A novel function for lysyl oxidase in pluripotent mesenchymal cell proliferation and relevance to inflammation-associated osteopenia

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Abstract

Lysyl oxidase is a multifunctional enzyme required for collagen biosynthesis. Various growth factors regulate lysyl oxidase during osteoblast differentiation, subject to modulation by cytokines such as TNF-α in inflammatory osteopenic disorders including diabetic bone disease. Canonical Wnt signaling promotes osteoblast development. Here we investigated the effect of Wnt3a and TNF-α on lysyl oxidase expression in pluripotent C3H10T1/2 cells, bone marrow stromal cells, and committed osteoblasts. Lysyl oxidase was up-regulated by a transcriptional mechanism 3-fold in C3H10T1/2 cells, and 2.5-fold in bone marrow stromal cells. A putative functional TCF/LEF element was identified in the lysyl oxidase promoter. Interestingly, lysyl oxidase was not up-regulated in committed primary rat calvarial- or MC3T3-E1 osteoblasts. TNF-α down-regulated lysyl oxidase both in Wnt3a-treated and in non-treated C3H10T1/2 cells by a post-transcriptional mechanism mediated by miR203. Non-differentiated cells do not produce a collagen matrix; thus, a novel biological role for lysyl oxidase in pluripotent cells was investigated. Lysyl oxidase shRNAs effectively silenced lysyl oxidase expression, and suppressed the growth of C3H10T1/2 cells by 50%, and blocked osteoblast differentiation. We propose that interference with lysyl oxidase expression under excess inflammatory conditions such as those that occur in diabetes, osteoporosis, or rheumatoid arthritis can result in a diminished pool of pluripotent cells which ultimately contributes to osteopenia.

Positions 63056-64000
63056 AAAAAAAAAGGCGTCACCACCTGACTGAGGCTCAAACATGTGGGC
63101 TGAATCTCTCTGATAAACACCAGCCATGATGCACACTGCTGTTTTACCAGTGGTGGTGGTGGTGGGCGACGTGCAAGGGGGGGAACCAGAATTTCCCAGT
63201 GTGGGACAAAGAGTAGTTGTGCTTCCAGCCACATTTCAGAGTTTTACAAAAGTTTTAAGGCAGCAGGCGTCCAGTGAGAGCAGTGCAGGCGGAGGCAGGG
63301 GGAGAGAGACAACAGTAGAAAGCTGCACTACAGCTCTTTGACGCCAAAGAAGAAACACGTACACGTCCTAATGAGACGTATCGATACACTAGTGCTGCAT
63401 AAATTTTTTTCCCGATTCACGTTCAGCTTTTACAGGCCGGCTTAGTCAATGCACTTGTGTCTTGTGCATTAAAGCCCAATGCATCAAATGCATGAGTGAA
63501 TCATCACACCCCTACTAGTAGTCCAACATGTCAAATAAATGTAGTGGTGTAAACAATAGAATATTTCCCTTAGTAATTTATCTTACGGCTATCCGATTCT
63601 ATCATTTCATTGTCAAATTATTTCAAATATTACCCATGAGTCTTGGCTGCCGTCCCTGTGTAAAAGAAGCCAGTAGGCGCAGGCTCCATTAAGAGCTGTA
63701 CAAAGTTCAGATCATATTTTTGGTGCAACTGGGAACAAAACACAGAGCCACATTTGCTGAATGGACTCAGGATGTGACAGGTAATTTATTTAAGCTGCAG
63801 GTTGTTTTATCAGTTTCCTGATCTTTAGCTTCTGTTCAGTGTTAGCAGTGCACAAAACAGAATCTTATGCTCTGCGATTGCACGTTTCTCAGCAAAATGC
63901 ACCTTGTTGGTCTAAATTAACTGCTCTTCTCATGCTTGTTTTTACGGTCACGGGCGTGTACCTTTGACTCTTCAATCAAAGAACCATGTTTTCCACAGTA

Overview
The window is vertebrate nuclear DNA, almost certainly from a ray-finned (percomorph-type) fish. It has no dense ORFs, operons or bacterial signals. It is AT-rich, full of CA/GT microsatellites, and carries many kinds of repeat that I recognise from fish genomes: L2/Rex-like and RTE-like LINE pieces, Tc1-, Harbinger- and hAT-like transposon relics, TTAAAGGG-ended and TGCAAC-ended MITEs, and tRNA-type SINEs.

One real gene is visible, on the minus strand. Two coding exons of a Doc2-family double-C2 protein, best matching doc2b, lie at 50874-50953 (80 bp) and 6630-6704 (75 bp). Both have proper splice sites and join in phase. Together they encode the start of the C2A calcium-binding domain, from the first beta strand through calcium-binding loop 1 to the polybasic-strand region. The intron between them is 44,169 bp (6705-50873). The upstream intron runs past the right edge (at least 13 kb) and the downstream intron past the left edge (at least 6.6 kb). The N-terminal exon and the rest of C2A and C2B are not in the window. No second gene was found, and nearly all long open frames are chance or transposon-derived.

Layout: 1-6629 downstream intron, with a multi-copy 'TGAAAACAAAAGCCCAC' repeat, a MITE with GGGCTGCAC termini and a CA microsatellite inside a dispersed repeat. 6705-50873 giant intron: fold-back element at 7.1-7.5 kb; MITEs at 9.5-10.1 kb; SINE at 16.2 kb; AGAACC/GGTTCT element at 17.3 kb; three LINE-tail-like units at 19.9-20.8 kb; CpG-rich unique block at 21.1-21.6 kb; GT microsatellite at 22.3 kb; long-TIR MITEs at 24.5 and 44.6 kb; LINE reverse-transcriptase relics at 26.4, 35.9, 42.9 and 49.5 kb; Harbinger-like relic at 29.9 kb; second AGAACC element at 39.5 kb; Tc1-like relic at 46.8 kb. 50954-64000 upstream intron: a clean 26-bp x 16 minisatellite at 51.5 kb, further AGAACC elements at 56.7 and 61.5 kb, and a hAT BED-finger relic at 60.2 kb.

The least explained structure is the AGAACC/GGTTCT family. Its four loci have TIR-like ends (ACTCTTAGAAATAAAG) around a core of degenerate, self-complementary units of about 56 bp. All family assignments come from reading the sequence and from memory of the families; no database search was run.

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Khosravi, R., Sodek, K. L., Xu, W. P., Bais, M. V., Saxena, D., Faibish, M., & Trackman, P. C. (2014). A novel function for lysyl oxidase in pluripotent mesenchymal cell proliferation and relevance to inflammation-associated osteopenia. PLoS ONE, 9(6). https://doi.org/10.1371/journal.pone.0100669

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